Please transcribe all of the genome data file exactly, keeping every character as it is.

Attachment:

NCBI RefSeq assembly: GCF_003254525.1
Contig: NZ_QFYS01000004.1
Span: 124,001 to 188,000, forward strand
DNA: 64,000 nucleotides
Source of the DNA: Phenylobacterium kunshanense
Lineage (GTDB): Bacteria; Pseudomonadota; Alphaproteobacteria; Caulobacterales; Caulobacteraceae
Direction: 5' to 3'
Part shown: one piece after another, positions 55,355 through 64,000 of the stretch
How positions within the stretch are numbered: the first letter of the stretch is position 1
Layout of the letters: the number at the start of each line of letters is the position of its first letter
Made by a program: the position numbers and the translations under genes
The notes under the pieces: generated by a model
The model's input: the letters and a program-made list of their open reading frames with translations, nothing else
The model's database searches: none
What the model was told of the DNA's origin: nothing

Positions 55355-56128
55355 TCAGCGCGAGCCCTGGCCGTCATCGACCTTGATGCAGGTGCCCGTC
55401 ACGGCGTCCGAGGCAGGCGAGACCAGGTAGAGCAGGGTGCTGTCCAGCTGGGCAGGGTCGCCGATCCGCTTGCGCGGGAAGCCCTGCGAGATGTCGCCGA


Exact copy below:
NCBI RefSeq assembly: GCF_003254525.1
Contig: NZ_QFYS01000004.1
Span: 124,001 to 188,000, forward strand
DNA: 64,000 nucleotides
Source of the DNA: Phenylobacterium kunshanense
Lineage (GTDB): Bacteria; Pseudomonadota; Alphaproteobacteria; Caulobacterales; Caulobacteraceae
Direction: 5' to 3'
Part shown: one piece after another, positions 55,355 through 64,000 of the stretch
How positions within the stretch are numbered: the first letter of the stretch is position 1
Layout of the letters: the number at the start of each line of letters is the position of its first letter
Made by a program: the position numbers and the translations under genes
The notes under the pieces: generated by a model
The model's input: the letters and a program-made list of their open reading frames with translations, nothing else
The model's database searches: none
What the model was told of the DNA's origin: nothing

Positions 55355-56128
55355 TCAGCGCGAGCCCTGGCCGTCATCGACCTTGATGCAGGTGCCCGTC
55401 ACGGCGTCCGAGGCAGGCGAGACCAGGTAGAGCAGGGTGCTGTCCAGCTGGGCAGGGTCGCCGATCCGCTTGCGCGGGAAGCCCTGCGAGATGTCGCCGA